The 60/40 Portfolio Is A Risky Investment

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Includes: CRF, DDM, DIA, DLBL-OLD, DLBS, DOG, DXD, EDV, EEH, EPS, EQL, FEX, FWDD, HUSV, IVV, IWL, IWM, JHML, JKD, OTPIX, PPLC, PPSC, PSQ, QID-OLD, QLD, QQEW, QQQ, QQQE, QQXT, RSP, RWL-OLD, RWM, RYARX, RYRSX, SBUS, SCAP, SCHX, SDOW, SDS, SFLA, SH, SMLL, SPDN, SPLX, SPSM, SPTL, SPUU, SPXE, SPXL, SPXN, SPXS, SPXT, SPXU-OLD, SPXV, SPY, SQQQ, SRTY, SSO, SYE, TBF, TBT, TLH, TLT, TMF, TMV, TNA, TQQQ, TTT, TWM, TYBS, TZA, UBT, UDOW, UDPIX, UPRO, URTY, USSD, USWD, UWM, VFINX, VGLT, VOO, VTWO, VUSTX, VV, ZROZ
by: Michael Harris

Summary

The 60/40 portfolio has experienced large swings.

Equity drawdown of 60/40 portfolio was nearly 30% in 2009.

Investors in 60/40 portfolio are exposed to high risks.

The correlation between the 60/40 strategic allocation and the equity market in the last 30 years is close to 0.9. Actually, portfolio risk, as measured by maximum drawdown, has only been low during strong equity market uptrends. The correlation is shown in the chart below (Source: Portfolio Visualizer)

Correlation of the 60/40 portfolio with stocks is 0.88. This portfolio offers no protection to investors in case of a large stock market correction. The sales pitch about the effectiveness of this strategic allocation is based on the assumption that money will flow from stocks (NYSEARCA:SPY) to bonds (NYSEARCA:TLT) in bear markets. This assumption is wishful thinking: falling stocks-rising bonds is only one possible scenario depending on prevailing market conditions. The other scenario is falling stocks - falling bonds. This can result in a nightmare for strategic allocations of this form.

Actually, a drawdown of 27% in November 2007 was not far from a nightmare, as shown in the chart below that shows the drawdown profile of the 60/40 portfolio (Source; Portfolio Visualizer)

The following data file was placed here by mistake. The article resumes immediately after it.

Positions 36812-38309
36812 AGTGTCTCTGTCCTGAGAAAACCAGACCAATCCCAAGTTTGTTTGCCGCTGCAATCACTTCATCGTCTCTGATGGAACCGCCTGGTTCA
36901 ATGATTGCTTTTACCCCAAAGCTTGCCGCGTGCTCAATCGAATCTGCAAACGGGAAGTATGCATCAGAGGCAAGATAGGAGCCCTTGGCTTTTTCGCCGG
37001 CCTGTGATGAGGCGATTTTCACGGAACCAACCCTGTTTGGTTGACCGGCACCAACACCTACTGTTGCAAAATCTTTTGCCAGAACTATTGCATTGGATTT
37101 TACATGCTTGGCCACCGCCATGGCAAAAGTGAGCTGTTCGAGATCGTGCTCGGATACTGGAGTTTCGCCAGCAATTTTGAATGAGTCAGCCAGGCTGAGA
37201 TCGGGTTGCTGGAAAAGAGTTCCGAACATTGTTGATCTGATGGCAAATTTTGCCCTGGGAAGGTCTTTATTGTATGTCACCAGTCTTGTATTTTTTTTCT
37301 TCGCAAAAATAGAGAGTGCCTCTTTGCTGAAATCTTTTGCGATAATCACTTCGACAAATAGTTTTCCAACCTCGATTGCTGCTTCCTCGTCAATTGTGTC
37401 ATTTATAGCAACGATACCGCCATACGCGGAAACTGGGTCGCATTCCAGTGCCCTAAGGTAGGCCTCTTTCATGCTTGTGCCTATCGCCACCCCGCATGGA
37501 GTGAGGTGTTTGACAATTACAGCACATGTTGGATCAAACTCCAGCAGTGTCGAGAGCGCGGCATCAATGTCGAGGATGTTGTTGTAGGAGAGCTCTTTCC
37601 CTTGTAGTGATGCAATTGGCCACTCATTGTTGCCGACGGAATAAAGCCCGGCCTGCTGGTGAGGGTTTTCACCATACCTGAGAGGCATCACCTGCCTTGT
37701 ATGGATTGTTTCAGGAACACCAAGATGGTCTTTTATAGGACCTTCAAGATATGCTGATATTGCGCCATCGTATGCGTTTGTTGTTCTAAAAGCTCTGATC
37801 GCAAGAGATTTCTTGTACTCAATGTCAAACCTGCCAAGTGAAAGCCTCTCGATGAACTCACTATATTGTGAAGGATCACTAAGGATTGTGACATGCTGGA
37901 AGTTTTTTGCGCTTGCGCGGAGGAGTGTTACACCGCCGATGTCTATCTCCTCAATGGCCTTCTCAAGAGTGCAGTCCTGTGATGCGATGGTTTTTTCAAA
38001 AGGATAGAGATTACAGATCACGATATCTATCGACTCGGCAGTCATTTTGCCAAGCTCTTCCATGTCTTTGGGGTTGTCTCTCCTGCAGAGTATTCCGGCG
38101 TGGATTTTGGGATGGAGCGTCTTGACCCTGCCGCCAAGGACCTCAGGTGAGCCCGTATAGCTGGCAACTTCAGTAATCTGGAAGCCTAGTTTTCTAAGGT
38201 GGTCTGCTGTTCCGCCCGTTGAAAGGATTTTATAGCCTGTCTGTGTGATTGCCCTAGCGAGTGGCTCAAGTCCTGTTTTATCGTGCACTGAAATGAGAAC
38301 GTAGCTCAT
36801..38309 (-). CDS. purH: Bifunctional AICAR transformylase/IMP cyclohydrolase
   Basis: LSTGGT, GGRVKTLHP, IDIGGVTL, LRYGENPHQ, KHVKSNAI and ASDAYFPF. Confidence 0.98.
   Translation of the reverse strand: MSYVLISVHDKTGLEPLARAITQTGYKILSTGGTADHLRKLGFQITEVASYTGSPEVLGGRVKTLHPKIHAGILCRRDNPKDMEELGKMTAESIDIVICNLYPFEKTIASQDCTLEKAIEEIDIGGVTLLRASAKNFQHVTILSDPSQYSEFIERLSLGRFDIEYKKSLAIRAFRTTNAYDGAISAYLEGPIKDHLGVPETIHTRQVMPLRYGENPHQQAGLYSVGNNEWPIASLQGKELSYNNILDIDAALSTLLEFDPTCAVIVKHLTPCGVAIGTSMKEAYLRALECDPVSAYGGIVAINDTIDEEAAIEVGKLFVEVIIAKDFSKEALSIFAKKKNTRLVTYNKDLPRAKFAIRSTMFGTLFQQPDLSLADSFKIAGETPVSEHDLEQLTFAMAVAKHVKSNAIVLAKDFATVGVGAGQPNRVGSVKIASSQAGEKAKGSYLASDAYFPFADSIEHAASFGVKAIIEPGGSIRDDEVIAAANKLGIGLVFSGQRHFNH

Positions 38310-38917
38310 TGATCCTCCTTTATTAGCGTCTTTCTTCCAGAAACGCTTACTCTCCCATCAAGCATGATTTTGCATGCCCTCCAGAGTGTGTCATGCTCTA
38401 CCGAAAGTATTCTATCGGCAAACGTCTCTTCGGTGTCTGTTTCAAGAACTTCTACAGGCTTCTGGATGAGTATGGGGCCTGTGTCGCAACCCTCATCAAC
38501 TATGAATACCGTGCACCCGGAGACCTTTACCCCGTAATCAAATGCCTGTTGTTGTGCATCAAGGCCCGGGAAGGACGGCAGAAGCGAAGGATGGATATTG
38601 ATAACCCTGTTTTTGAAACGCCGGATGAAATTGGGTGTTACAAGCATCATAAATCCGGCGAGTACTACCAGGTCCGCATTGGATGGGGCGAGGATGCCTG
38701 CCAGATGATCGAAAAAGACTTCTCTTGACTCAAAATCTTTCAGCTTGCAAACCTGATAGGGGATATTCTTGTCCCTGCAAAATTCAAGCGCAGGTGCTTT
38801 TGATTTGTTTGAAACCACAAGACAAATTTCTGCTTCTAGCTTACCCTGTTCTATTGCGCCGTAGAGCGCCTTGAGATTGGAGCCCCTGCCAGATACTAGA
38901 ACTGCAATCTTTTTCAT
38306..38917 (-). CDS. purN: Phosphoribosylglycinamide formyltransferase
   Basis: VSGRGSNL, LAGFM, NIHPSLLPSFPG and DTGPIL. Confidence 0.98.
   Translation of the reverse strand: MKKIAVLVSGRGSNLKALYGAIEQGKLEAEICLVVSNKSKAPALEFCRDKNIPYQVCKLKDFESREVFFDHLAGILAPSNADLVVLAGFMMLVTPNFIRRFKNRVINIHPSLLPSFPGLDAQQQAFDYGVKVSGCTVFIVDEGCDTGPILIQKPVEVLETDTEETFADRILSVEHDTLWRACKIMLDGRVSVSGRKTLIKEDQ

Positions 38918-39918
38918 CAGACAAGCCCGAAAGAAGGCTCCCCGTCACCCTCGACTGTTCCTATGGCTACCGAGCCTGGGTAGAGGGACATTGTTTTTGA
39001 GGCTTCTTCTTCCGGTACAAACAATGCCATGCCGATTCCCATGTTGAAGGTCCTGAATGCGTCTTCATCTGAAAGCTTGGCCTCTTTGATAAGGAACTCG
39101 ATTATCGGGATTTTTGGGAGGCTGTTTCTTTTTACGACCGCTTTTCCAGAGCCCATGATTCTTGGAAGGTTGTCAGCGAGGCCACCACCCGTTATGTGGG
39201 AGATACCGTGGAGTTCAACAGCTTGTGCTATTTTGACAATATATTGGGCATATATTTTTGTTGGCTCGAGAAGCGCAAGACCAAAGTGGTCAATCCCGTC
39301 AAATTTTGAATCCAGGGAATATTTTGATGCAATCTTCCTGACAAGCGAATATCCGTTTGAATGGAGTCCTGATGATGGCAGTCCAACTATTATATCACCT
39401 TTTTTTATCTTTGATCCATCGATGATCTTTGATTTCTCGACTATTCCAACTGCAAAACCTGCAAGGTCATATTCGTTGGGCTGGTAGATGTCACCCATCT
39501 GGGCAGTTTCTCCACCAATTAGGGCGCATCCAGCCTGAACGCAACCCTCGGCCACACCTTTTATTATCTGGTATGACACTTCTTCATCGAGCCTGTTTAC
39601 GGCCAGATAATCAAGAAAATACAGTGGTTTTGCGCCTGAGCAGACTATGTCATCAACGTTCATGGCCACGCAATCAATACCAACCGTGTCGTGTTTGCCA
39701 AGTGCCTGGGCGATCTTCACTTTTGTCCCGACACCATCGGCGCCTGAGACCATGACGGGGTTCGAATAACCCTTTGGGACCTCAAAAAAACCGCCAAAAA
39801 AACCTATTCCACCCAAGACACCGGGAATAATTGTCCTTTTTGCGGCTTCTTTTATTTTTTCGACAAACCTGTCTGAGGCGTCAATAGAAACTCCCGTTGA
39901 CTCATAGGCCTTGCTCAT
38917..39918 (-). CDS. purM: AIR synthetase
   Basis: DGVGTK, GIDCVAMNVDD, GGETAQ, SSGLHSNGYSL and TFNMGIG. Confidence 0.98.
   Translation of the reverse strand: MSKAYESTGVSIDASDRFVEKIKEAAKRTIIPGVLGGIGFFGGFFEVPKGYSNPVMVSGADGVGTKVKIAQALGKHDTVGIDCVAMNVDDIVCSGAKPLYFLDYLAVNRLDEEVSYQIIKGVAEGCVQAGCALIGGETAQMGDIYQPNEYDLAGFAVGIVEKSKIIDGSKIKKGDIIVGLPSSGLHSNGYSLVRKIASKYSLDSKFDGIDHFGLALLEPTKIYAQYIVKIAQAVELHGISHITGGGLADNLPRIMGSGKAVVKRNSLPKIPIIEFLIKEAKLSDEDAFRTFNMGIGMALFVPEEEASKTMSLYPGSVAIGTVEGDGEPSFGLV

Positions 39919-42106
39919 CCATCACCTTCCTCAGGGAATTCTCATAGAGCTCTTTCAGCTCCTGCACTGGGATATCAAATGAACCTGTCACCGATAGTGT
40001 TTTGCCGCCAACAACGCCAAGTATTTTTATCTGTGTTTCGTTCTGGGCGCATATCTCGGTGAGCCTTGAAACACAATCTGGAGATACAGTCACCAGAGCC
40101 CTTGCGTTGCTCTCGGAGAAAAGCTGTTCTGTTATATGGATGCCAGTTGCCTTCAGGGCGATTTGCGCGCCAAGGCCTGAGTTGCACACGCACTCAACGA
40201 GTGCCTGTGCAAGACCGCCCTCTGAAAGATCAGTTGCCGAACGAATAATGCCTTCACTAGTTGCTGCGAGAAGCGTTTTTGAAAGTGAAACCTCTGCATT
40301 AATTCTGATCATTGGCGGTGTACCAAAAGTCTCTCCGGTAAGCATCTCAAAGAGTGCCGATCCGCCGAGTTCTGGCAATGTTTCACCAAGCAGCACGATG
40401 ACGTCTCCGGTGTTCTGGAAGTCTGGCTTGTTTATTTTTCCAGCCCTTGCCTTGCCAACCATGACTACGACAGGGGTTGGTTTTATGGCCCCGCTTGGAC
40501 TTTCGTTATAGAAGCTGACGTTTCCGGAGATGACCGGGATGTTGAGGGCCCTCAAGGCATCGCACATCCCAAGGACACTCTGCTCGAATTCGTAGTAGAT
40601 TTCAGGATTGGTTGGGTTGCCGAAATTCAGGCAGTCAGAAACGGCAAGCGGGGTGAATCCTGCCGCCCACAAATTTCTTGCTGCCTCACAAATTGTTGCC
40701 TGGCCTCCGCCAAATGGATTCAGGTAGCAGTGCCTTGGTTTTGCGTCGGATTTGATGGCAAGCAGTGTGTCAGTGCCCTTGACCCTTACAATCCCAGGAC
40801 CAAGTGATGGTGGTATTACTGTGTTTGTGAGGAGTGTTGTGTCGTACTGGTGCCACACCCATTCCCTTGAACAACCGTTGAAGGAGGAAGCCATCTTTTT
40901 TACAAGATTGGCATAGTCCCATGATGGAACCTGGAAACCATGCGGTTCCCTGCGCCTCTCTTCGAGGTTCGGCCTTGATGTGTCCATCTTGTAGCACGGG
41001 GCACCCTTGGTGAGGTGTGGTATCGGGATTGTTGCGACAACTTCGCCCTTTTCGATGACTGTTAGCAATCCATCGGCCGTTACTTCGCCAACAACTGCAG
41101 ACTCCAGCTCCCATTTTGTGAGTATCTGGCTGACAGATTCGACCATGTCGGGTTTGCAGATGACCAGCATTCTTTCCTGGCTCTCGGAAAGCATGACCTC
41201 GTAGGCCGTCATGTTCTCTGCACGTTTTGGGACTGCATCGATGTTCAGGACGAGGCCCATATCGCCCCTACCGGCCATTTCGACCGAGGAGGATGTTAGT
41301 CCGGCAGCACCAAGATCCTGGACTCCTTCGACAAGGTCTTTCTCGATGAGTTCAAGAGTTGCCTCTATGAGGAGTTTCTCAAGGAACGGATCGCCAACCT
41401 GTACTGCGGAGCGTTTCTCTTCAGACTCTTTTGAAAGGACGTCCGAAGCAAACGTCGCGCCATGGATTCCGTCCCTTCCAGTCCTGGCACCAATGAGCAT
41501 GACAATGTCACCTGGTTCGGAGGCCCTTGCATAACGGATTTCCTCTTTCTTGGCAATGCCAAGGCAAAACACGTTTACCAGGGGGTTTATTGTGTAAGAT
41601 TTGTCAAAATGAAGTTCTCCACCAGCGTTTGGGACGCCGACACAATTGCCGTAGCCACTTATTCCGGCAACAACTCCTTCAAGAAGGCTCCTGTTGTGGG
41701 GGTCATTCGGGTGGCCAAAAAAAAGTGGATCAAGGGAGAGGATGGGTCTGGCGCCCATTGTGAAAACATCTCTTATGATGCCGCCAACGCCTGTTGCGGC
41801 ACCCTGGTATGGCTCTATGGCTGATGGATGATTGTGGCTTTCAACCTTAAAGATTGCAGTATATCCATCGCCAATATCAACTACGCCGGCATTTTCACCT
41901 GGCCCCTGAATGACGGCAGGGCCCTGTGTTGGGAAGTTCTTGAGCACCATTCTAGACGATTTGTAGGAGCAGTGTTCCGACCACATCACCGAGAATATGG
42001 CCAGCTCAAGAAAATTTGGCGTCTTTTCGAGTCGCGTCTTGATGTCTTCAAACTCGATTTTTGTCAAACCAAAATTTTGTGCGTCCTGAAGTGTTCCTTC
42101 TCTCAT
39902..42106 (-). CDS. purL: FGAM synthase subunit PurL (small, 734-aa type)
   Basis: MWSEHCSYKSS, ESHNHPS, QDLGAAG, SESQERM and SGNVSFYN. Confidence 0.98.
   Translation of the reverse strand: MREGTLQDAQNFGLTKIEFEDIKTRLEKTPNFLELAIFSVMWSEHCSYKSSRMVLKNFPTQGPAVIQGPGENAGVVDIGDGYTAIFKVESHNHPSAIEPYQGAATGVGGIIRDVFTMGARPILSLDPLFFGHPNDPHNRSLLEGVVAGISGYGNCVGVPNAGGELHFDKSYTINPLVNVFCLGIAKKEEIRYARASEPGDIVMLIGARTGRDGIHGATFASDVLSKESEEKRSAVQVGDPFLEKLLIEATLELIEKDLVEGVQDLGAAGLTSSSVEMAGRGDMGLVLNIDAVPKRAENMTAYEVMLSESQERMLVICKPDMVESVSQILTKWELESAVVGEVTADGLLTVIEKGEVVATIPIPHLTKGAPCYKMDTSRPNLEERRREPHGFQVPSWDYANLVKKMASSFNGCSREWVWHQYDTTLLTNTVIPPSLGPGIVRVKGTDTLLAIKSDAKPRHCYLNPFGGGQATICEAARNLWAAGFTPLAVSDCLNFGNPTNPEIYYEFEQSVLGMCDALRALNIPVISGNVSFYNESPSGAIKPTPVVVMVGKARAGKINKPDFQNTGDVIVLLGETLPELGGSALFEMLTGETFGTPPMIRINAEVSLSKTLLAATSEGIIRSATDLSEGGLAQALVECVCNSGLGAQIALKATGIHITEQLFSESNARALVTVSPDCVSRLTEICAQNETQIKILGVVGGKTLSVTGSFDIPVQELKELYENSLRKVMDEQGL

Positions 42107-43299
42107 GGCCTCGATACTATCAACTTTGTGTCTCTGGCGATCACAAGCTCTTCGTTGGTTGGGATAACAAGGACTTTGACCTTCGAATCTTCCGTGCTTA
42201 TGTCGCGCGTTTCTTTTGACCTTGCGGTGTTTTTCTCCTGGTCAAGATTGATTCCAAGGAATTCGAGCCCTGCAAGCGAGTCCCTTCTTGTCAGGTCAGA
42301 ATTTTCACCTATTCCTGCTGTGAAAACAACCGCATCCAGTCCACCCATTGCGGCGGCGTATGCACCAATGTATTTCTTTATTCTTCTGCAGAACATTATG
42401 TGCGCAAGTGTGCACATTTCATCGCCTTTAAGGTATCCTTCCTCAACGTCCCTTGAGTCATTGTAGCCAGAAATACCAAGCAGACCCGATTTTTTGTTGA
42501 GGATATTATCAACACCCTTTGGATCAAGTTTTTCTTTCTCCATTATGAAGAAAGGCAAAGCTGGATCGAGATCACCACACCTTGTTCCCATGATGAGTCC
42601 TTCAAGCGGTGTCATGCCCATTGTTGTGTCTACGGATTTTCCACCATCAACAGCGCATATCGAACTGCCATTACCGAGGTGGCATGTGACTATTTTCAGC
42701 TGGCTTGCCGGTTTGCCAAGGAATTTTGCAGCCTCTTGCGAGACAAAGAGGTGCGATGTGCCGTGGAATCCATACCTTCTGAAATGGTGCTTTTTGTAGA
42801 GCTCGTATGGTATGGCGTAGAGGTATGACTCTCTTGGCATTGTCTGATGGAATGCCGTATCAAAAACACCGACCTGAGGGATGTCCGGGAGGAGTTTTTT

The table below the chart shows the worst three drawdown levels since 1978. There is no need of advanced statistics: If a 27% drawdown has occurred, a 50% drawdown is also possible although the probability is lower. But the probability is not zero and given enough time it will happen. This will be uncle point for most passive investors because they will have to decide whether moving to 100% cash will be prudent action.

Moral hazard induced purposely by central bank direct intervention in equity markets offers a false sense of security to investors in these trivial portfolios. Diversification is required to minimize probability of uncle point. In a recent article I showed how investing 30% in a currency trend-following system can smooth the 60/40 portfolio equity curve and potentially provide protection during turmoil.

The green line is the equity performance of the 60/40 portfolio, the red line shows the equity performance of a forex strategy and the black line is the 30% forex-70% 60/40 portfolio allocation.

The combination of strategic and tactical allocation is not for everyone. A lot of research must be done and this is a tack for a financial adviser. The transition to tactical or even semi-tactical from strategic is not trivial at all. However, as equity markets are inflated by policies of central banks driven by political decisions, future risks may be much higher in the future than those encountered in the past.

Disclosure: I/we have no positions in any stocks mentioned, and no plans to initiate any positions within the next 72 hours.

I wrote this article myself, and it expresses my own opinions. I am not receiving compensation for it. I have no business relationship with any company whose stock is mentioned in this article.